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India holds nano-tech exhibition

Image credit: Bengaluru India Nano

The 11th Bengaluru India Nano conference and exhibition showcased technologies and products developed by academia and companies in nanotechnology.

The three-day event was organised by the Department of Science and Technology (DST) under the government of Karnataka and the Jawaharlal Nehru Centre for Advanced Scientific Research (JNCASR), in association with other government institutions and corporate companies.

JNCASR is an autonomous institution of the DST.

According to a press release, the exhibition showcased research work that covered new approaches to tackle infections related to antimicrobial resistance, eco-friendly batteries, and tools on nanotechnology developed for agriculture.

Image credit: Press Information Bureau

Some of the technologies exhibited included Rhino Lure and Rhyncho Lure. They are eco-friendly, cost-effective, and residual free control strategy tools to monitor and manage rhinoceros beetles and red palm weevil pests and protect crops like coconut, date palm, oil palm, and areca nut.

These technologies were developed by a team led by Prof. M. Eswarmoorthy from JNCASR in collaboration with Dr Kesavan Subaharan, ICAR-National Bureau of Agricultural Insect Resources, Bengaluru and Dr Gautam Kaul M. from ICAR-National Dairy Research Institute, Karnal.

A set of eco-friendly batteries were also displayed. These had been developed by the team from the Chemistry and Physics of Materials Unit, JNCASR.

The fabricated Zn-air battery uses a metal-organic framework (MOF) derived core-shell nanocomposite as a cathode material, which is trifunctional in nature.

This means it is active for ORR (oxygen reduction reactions), OER (oxygen evolution reactions) as well as HER (hydrogen evolution reactions) catalytic reactions.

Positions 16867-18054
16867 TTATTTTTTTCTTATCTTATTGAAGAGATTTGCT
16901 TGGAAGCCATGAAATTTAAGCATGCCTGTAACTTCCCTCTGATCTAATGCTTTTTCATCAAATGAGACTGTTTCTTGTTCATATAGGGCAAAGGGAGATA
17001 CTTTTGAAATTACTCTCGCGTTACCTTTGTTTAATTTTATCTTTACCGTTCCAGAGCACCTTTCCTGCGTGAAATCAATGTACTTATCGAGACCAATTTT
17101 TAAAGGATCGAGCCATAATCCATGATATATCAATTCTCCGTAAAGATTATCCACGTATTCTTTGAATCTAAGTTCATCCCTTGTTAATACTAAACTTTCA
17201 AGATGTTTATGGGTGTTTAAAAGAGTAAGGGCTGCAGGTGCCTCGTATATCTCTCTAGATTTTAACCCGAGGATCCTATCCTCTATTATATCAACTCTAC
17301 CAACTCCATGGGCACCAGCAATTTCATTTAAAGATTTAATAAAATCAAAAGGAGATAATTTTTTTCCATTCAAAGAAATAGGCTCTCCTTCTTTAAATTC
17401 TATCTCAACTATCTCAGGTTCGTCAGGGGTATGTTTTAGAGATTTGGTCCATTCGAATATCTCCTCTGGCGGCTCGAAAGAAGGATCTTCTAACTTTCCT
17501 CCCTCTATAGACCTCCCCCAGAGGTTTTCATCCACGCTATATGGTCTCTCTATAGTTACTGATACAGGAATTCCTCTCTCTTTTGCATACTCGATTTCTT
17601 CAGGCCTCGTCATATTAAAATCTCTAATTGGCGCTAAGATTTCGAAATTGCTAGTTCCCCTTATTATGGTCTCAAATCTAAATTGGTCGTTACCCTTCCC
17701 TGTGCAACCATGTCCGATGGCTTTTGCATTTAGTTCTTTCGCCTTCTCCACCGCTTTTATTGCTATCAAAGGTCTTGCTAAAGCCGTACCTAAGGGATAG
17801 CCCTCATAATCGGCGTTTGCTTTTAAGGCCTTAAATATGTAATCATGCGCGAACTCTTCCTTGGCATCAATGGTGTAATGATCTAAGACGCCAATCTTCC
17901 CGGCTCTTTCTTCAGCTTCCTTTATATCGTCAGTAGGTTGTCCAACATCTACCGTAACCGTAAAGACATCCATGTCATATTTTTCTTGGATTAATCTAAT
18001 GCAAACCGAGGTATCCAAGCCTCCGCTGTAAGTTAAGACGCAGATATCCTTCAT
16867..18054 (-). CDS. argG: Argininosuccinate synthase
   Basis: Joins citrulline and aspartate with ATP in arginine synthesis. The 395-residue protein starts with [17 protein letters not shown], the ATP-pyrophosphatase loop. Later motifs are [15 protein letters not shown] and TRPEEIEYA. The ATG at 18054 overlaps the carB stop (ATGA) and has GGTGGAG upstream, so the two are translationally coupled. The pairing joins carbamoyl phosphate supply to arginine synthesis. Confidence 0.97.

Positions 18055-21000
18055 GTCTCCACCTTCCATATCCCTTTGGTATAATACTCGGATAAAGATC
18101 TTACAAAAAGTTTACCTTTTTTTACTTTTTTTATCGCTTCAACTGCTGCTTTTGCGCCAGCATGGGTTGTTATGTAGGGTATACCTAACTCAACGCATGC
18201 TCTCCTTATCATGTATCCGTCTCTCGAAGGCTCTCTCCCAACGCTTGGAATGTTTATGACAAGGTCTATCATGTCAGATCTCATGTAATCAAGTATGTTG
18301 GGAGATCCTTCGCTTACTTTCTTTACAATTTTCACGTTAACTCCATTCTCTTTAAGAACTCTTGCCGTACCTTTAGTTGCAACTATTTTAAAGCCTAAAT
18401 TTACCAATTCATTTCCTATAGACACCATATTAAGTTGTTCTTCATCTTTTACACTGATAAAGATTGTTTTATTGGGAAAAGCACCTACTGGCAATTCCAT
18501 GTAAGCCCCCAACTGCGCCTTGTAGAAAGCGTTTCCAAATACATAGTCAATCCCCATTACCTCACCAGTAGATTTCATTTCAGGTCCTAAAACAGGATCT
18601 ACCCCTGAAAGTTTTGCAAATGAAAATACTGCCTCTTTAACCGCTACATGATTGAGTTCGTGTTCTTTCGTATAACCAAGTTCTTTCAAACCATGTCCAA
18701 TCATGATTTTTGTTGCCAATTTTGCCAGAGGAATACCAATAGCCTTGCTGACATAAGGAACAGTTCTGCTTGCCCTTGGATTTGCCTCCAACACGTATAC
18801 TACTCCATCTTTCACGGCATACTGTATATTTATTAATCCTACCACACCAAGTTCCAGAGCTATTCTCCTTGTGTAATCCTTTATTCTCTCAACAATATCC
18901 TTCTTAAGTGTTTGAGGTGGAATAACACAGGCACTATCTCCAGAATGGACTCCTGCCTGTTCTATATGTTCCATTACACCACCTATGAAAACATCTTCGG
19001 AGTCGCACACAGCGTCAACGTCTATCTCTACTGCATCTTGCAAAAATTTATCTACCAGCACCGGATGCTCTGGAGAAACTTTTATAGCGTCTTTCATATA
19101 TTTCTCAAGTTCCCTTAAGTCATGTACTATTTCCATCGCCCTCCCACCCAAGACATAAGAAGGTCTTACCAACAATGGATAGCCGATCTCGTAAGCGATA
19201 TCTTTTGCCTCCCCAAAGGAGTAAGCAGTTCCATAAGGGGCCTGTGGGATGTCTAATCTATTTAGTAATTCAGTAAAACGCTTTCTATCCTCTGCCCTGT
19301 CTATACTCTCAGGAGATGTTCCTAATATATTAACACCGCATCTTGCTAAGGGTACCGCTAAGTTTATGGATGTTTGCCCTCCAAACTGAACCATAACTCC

The fabricated Zn-air battery is safe, lightweight, and is recharged electrically as well as mechanically. Along with this, to exploit the HER activity, the same material was used as anode and cathode in water electrolyser which is powered by the fabricated Zn-air battery and thus, showing the self-powered overall water splitting process.

Scientists at the International Advanced Research for Powder Metallurgy & New Materials (ARCI), Hyderabad have developed polymer electrolyte membrane fuel cells (PEMFC).

As OpenGov reported earlier, PEMFCs have an advantage of operational capability at low temperatures with applications in decentralised power generation systems.

Polymer electrolyte membrane fuel cells stack, 5 kW capacity Image credit: Press Information Bureau

Through intense R&D efforts in the area of fuel cell technologies, ARCI at its Centre for Fuel Cell Technology in Chennai has developed in-house PEMFC systems in the power range of 1 to 20 Kilowatt (kW) and demonstrated the same in stationary (1-20 kW) and transport applications (1,3,5 kW).

The fuel cell stack provides sustainable electricity using hydrogen gas without grid power). There is a wide range of applications for his innovation.

Emergency operation centres backed with 10 kW system along with fuel cell stack, air moving subsystems, power control devices, and control and monitoring systems are being planned as natural disaster management measures.

The latest concept in disaster management all over the world is about the conversion of control rooms to emergency operation centres. Emergency operation centres respond immediately during an emergency with state-of-the-art communication systems.

Hence, the government decided to look at the prospect of converting the existing control room to emergency operation centres backed with 10 kW system along with fuel cell stacks, air moving subsystems, power control devices and control and monitoring systems.

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